Those flaws aside, the story surrounding Hoover and his longtime companion and possible lover, Clyde Tolson, was nearly perfect in its level of intimacy, its tone, and its anxiety. They played it quite well. Although, unfortunately, there’s one scene in which they have a fight resulting from Hoover’s repressed fear and Tolson’s sense of betrayal, in which they’re rolling around on each other and despite the sincere drama of the moment, I couldn’t help but hear Mark Russell in my head singing, “Sexual, subli-MA-tionnn . . . sexual SUB-li-ma-tion. . . .” It was just too contrived and blatant. But, as a whole, as I said, it was well-done and dramatic as I couldn’t help but cry a little at the end in Hoover’s bedroom.

But, being the Marxist that I am, I couldn’t help but see the movie from another perspective. Most of Hoover’s career was, as was depicted in the film, an obsession with a war against terror, I mean, against the Commie Menace. Now, I know Clint Eastwood, socially and politically, is a complex guy who has a foot in both the liberal progressive and the conservative camps, so I’m not terribly certain whether he wants us to cheer for Hoover and his elimination of communism in America (after all, the only depiction we get of the people Hoover fought were legitimately dangerous and violent anarchists — which, by the way, is a different ideology from communism), and no glimpse of American socialism of the 1910s through 30s that wasn’t through Hoover’s eyes, or whether he wants us to realize Hoover’s view is a skewed and ideological one. Is Eastwood taking it for granted that the audience knows who Emma Goldman was and what the Chicago union strikes were all about? Or does he side with Hoover’s ideals, but just not as neurotic about it as Hoover was?

In any case, I booed (mentally) with the 1919 anarchist bombings, sure; but, when Emma Goldman, the mother of American anarcho-socialism, appeared (and with such an eerie likeness that I questioned the accuracy of Maureen Stapleton’s portrayal of her in Warren Beatty’s epic film, Reds), I cheered! She’s a hero in my book, and a movie very desperately needs to be made about her. (Probable sociopath Ayn Rand got a sympatheric TV movie made about her, but Emma just gets cameos.) But as I was saying, in this time of the 2nd great-ish depression, thinking about the fascist iron fist that was brought to bear down on the nascent socialist movement in America during the 1st Great Depression, makes me frustrated and angry. People today have no clue that, especially before WWI but continuing into the Depression, the socialist party was a viable and legitimate party in America with supporters from all walks of life (except the wealthy capitalists, the politicians they bought, and the police they used to protect them), from Woody Guthrie to John Steinbeck to Albert Einstein.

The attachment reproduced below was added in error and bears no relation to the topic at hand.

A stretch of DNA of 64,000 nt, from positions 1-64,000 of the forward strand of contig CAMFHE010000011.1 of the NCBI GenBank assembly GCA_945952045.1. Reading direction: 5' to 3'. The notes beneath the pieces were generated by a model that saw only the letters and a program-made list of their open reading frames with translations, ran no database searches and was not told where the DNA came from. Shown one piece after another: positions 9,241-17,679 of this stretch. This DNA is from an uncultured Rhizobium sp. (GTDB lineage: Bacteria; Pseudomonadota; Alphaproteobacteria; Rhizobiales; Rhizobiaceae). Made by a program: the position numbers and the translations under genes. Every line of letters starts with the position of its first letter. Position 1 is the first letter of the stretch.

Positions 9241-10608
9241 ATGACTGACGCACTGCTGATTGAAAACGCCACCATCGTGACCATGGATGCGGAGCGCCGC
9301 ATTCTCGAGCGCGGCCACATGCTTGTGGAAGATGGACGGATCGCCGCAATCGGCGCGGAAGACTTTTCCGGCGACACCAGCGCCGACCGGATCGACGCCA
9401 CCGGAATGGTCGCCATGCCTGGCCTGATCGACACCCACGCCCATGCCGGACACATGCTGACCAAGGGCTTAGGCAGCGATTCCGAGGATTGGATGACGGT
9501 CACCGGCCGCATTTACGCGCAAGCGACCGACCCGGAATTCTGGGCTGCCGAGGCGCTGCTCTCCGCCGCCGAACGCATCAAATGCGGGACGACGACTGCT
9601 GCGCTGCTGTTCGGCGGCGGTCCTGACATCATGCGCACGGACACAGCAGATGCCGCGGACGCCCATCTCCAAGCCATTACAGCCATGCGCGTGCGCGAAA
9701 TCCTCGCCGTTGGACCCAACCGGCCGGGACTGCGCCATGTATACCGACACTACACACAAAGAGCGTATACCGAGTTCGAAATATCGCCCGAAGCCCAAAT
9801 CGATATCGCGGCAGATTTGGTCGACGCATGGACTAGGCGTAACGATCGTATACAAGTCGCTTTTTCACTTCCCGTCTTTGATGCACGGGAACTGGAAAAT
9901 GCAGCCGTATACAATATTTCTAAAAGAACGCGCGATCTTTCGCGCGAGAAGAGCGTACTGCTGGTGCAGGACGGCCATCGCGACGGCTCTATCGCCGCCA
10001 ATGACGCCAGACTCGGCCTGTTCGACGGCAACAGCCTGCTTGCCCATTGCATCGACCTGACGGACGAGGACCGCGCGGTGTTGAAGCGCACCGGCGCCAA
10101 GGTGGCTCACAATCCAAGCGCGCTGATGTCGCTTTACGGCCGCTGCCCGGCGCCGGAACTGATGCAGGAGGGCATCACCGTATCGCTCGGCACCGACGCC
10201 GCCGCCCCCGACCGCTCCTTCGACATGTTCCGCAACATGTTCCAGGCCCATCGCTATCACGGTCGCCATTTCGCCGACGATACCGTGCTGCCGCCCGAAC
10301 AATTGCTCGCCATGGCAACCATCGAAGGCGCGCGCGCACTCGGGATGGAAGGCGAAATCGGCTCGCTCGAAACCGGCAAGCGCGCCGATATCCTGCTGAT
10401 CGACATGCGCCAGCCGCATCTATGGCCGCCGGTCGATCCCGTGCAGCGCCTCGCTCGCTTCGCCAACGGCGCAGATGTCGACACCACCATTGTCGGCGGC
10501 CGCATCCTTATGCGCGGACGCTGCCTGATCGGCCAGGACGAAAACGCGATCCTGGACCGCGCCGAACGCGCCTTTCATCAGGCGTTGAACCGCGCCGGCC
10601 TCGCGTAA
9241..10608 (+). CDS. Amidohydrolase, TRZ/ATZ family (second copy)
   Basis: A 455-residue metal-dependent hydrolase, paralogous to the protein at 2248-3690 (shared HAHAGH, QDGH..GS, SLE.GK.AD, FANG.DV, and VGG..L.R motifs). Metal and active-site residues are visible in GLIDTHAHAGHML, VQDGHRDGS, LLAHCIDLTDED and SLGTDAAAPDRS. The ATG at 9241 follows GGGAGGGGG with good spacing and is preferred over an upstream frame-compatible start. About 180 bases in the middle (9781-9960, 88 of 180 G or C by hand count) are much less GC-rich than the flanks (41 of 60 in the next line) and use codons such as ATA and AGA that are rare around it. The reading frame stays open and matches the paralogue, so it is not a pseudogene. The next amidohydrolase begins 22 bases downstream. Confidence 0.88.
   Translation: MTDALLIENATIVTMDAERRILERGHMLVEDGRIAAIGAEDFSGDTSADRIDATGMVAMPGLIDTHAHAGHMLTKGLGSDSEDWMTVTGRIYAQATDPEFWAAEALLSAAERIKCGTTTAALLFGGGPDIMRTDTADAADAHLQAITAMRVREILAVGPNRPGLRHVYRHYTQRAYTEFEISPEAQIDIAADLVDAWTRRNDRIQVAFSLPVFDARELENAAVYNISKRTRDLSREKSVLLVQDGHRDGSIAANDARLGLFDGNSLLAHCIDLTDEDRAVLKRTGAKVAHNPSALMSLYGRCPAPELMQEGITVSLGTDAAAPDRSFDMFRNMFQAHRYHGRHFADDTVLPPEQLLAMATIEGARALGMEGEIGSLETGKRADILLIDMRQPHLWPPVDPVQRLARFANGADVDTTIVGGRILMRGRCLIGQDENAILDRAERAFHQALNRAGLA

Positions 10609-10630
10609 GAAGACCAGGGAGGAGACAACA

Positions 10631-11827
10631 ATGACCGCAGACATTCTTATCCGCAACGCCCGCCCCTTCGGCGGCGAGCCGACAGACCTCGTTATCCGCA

If the development of modern capitalism had been mitigated and wasn’t allowed to take complete dominance in America in the early 20th century, I’m just guessing here of course, but I seriously doubt we’d have the boom-bust collapse of the economy across the predominately postmodern capitalist world we have now. (But then, to be fair, capitalism was needed then in order to get us to a state where it can destroy itself by making capital wealth ownership by the few, unnecessary. Which is the state we’re now in, with capitalism self-destructing.) But, if socialism had been allowed to remain side-by-side with capitalism — even if in a lesser role — and share the “base,” then when capitalism collapsed as a viable socio-economic model, viable and evolved socialist models for the 21st century could’ve been ready to take over. Yet, thanks to the war-on-pinkos waged by the likes of Hoover (and McCarthy, whom, according to this film, Hoover disliked greatly), all reasonable ideas of socialism were lumped in with the violent anarchists and eradicated as one boogey-scapegoat. And, while Hoover’s pet project and legacy, the FBI, became enviable in the realm of criminal investigation, I’m less than pleased about how corrupt, like most of government, it has become. (Although, really, with all the bugging and wiretapping the FBI was doing in the film, often for Hoover’s own secret personal files, I guess they really haven’t changed all that much!)

So, what was Eastwood’s point? Does he share his contemporary, Beatty’s, leftist sensibilities and made Hoover into a murkily depicted ideologue who changed history on his own terms? Or as a flawed hero who but for being sadly repressed (I know, fortunately, Eastwood’s liberal progressive opinions on homosexuality) and conflicted, did the right thing, badly? I can’t tell. And I don’t think that ambiguity, useful in arthouse films, is a good thing in this very Hollywood biopic.